Biden moves on combating long COVID

Exhausted woman draped in blanket

Yesterday President Joe Biden issued a presidential memorandum directing the secretary of Health and Human Services (HHS) to create a national action plan on long COVID.

The move signals an effort to study and fund research for the 7 million to 23 million Americans who suffer from COVID-19 symptoms for months and years after initial infection. Some estimates suggest as many as 1 in 3 people with COVID-19 will develop symptoms that last longer than 4 weeks, with some resulting in significant disability.

"As a complex condition that can affect multiple organ systems, Long COVID may require care and coordination across multiple medical specialties," the White House said. "The Administration recognizes that the COVID-19 pandemic has resulted in new members of the disability community and has had a tremendous impact on people with disabilities."

The plan includes increasing funds to study the origins of long COVID, promoting clinician education, strengthening healthcare coverage for long COVID care, and expanding long COVID clinics. Most prominently, Biden's new agenda builds on the $1 billion research study already under way at the National Institutes for Heath, called the RECOVER Initiative.

The United States reported 29,521 new COVID-19 cases yesterday and 477 deaths, according to the Johns Hopkins COVID-19 tracker.

The 7-day average of new daily cases is 29,286, with 593 daily deaths, according to the Washington Post tracker.

VRBPAC meets after FDA clears 4th dose

Today the Food and Drug Administration's (FDA's) Vaccines and Related Biological Products Advisory Committee, or VRBPAC, met to discuss the current science on fourth vaccine doses, after the FDA already authorized use of a fourth dose in Americans ages 50 and older last week.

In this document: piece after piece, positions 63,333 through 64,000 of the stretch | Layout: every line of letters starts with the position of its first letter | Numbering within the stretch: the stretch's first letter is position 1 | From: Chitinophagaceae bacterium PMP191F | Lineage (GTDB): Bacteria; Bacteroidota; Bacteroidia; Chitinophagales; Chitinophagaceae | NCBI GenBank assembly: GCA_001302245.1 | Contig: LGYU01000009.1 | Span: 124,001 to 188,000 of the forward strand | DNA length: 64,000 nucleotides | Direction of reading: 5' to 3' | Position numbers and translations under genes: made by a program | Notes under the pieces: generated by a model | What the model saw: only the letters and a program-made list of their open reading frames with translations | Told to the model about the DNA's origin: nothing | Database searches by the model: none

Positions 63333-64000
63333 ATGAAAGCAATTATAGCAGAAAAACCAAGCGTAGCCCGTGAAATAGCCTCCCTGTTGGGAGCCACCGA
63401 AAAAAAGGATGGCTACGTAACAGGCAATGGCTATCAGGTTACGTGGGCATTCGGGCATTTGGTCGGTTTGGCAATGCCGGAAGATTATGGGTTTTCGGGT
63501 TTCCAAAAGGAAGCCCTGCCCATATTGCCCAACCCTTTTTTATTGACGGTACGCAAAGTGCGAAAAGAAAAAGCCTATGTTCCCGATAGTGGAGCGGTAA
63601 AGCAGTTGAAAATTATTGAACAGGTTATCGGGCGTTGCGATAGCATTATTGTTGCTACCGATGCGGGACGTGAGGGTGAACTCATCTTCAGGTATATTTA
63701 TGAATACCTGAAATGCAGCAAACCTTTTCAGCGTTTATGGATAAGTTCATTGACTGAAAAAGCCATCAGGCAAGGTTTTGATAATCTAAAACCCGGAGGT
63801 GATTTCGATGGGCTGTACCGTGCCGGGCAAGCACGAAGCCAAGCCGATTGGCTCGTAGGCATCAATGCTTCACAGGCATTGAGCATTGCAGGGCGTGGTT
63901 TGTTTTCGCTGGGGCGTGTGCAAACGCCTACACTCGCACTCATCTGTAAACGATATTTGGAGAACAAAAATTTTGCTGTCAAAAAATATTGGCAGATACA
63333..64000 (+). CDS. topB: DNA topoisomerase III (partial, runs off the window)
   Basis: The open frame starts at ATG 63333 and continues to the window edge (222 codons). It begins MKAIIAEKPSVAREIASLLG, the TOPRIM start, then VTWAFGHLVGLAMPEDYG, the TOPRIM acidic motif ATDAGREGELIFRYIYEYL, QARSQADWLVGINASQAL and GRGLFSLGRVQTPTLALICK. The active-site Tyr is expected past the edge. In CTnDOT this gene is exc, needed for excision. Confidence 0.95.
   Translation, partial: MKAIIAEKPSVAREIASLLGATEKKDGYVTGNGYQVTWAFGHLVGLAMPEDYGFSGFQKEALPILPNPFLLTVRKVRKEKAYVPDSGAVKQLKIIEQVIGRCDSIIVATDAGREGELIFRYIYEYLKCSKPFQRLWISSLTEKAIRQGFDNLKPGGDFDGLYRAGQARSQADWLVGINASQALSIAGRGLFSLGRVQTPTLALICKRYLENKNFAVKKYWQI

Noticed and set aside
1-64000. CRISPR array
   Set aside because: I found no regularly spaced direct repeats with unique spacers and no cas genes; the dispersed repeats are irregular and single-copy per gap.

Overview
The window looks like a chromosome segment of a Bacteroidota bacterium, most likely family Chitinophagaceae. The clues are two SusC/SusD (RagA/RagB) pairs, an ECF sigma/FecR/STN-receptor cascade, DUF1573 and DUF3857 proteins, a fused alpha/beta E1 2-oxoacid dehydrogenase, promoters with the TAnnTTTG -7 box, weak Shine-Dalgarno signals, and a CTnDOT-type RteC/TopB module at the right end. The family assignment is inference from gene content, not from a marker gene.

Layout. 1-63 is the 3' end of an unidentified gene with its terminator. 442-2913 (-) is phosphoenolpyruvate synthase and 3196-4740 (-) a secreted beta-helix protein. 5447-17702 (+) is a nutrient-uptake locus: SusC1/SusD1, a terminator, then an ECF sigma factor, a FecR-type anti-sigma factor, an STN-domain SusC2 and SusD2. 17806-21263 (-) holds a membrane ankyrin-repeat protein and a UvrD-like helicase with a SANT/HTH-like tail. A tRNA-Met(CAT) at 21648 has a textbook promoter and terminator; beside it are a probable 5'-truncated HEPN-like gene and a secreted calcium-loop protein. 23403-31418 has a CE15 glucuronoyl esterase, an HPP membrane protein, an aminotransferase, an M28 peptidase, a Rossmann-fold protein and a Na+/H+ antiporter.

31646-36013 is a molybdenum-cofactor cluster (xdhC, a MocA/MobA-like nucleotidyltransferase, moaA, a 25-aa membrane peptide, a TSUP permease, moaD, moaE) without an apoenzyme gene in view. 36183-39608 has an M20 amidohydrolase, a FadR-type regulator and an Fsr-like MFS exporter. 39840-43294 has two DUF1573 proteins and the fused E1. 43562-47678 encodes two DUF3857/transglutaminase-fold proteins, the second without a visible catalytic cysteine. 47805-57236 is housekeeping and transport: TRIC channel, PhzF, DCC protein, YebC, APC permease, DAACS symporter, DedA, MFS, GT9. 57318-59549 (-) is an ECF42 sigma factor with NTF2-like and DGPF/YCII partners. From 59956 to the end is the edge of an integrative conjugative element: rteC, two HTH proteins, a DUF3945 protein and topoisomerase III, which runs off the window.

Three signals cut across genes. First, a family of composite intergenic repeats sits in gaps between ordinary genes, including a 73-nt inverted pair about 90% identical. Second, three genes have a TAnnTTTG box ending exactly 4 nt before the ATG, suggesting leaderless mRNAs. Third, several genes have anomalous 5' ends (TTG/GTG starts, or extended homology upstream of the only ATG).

Traditionally, a VRBPAC meeting would precede such a decision, but today's meeting instead focused on the current science of booster doses, most of which comes from Israeli data. That country has widely administered a fourth mRNA dose to about half of people 60 and older. 

Though there were few adverse outcomes recorded in Israel with a fourth dose, protection against mortality was only slightly better with a fourth dose than with a third (76% vs. 71%), Israeli researcher said.

In another presentation, Robert Johnson, PhD, a deputy assistant secretary at the Biomedical Advanced Research and Development Authority (BARDA), discussed the future of booster doses. Johnson said mRNA vaccine platforms were more suited to developing an annual booster, but he warned that strain selection would need to be under way in May for a booster available by September.

The Centers for Disease Control and Prevention's COVID Data Tracker shows that 65.6% of Americans are fully vaccinated against COVID-19, 77.1% have received at least one dose, and 45% of fully vaccinated Americans have received a booster dose.

Americans split on masks on planes, trains

The Kaiser Family Foundation released a new vaccine monitor, which polls American attitudes on the pandemic, now entering its third year.

The poll found that 57% of participants said they are returning to some, but not all, pre-pandemic activities, but attitudes toward mask use are still split.

Fifty-nine percent said people should continue to wear masks in some public places to minimize the spread of COVID-19 and avoid another surge in cases, while 40% say people should stop wearing masks in public so life can get back to "normal."

The federal government has mandated masks on public transportation and airplanes until Apr 18.

BA.2 negates monoclonal antibody

The FDA announced yesterday that the monoclonal antibody drug sotrovimab is no longer authorized to treat COVID-19 in any region of the country owing to increases in the proportion of US COVID-19 cases caused by BA.2. The subvariant now accounts for more than 72% of cases in the United States.

In other news, the Biden administration still owes Pfizer nearly $5 billion for Paxlovid pills it's already ordered, Bloomberg reports. The money would have to come from the $10 billion funding package being debated by the Senate.

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